Usually in January, especially with a new Congress of new term, I like to try to do a “this year in telecom” preview. Hell, who doesn’t? (I mean, who in Telecom Policyland doesn’t. The answer for normal people is: “no one.”) But this year I can’t.
Oh, I can list all the issues we’ve been arguing over the last few years and guarantee we’re going to re-litigate them. We’ve already seen most of the ISP industry (joined by the Ad industry) push back on the privacy rules adopted last October. We’ve seen a bunch of the industry submit their wish list for deregulation as part of the bienniel telecom regulatory review. And with Rep. Marsha Blackburn (R-TN) now Chair of the Telecom Subcommittee, we can expect lots of action on the Hill side on everything from FCC process reform to Telecom Act re-write. But the Trump Administration itself — its priorities, its possible pick for FCC Chair, and its general direction on telecom policy — remain as much a mystery as when I wrote about it last month.
Until two weeks ago, things seemed to have settled into something of a pattern. Trump’s “landing team” for the FCC consisted of a trioka of American Enterprise Institute (AEI) economists with a history of pushing for the dismantling of the FCC. The FCC Republicans were giving speeches about how they planned to dismantle Wheeler’s initiatives and engage in an orgy of deregulation that would make the Powell FCC seem positively tame by comparison. AT&T officials had met with the Trump transition team and reported themselves re-assured that Trump had no serious intention of blocking their proposed acquisition of Time Warner. It appeared to be settling into a fairly clear — if depressing from my perspective — pattern.
Then things began to change.
First, Trump added Bandwidth.com CEO David Morken to the FCC Landing Team. Morken has exactly the opposite profile of Eisenach & friends. Rather than an academic extremist with no practical experience beyond “consulting” (i.e., generating economic studies for hire), Morken has actually started two fairly successful companies (Bandwidth.com and Republic Wireless). While the word “disruptive” is over-used to the point of cliche in this space, Morken’s companies are not typical incumbent carriers. Bandwidth.com has become a highly successful competitive local exchange carrier (CLEC). Republic Wireless has pioneered the “wi-fi first” mobile carrier policy that cable operators and Google Access are reportedly looking to deploy. While the AEI Trioka have made no secret of their radical deregulatory agenda, Morken has not personally made any comments on what he thinks about FCC authority generally. While his companies have not been super active in any FCC proceeding, he comes from a CLEC and therefore is at least aware on a first hand basis about the difficulties competitors find in the marketplace.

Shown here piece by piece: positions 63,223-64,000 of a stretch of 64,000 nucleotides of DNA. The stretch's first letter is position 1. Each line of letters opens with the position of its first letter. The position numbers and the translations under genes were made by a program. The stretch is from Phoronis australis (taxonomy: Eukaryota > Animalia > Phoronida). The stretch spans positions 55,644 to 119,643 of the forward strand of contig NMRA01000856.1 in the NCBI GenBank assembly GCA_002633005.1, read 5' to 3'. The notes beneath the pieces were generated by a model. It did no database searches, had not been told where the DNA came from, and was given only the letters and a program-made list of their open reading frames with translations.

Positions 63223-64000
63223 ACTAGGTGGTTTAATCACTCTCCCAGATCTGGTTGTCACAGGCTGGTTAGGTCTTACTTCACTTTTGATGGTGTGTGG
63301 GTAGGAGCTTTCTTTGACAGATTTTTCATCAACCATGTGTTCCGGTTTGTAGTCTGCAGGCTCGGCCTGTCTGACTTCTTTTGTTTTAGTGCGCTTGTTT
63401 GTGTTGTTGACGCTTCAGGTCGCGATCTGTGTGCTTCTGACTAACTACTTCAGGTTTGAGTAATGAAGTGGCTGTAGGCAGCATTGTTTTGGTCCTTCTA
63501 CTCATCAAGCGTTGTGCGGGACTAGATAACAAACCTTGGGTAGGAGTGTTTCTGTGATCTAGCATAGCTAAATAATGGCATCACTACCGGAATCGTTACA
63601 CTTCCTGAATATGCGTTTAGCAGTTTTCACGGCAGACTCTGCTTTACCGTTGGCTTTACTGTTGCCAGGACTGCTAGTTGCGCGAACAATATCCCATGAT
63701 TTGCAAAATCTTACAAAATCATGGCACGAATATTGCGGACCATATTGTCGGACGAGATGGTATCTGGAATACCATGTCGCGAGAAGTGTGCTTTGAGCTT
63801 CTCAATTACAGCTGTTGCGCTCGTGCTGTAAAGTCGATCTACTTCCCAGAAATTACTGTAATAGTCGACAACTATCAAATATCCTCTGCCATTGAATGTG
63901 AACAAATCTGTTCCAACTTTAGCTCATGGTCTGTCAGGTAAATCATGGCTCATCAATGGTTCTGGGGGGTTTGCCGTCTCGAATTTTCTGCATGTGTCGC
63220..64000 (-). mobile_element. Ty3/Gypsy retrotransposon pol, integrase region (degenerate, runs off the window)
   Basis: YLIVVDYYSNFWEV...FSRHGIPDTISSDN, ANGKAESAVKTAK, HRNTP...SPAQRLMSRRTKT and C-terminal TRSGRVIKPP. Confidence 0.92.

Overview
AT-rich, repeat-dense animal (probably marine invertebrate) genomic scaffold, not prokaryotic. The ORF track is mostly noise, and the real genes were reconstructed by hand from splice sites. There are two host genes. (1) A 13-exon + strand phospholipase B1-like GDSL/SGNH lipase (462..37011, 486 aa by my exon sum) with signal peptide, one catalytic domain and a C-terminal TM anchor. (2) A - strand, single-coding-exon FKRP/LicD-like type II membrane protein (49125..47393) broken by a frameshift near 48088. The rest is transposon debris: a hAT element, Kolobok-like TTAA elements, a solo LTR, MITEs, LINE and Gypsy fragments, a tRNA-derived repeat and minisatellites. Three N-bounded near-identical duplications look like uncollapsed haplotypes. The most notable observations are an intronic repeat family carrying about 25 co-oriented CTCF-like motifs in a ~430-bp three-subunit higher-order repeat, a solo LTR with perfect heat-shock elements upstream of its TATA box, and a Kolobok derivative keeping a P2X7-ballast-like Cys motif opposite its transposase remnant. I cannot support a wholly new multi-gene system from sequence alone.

Then last week, we saw several new developments in the otherwise quiet realm of Telecomland. A report surfaced that Trump, and inner circle adviser and strategist Steve Bannon, still oppose the AT&T/TW as concentrating too much power in the hands of too few companies. That potentially raises hackles for Comcast/NBCU and Republicans eager to eliminate the remaining broadcast ownership rules. The same day, another story circulated that Rupert Murdoch was giving Trump a list of recommendations for FCC Chair. Both of these are, of course, rumors and leaks and may or may not mean anything. But these are from mainstream press types, not “fake news” organizations, so they have as much validity as any other set of rumors related to the incoming Trump Administration.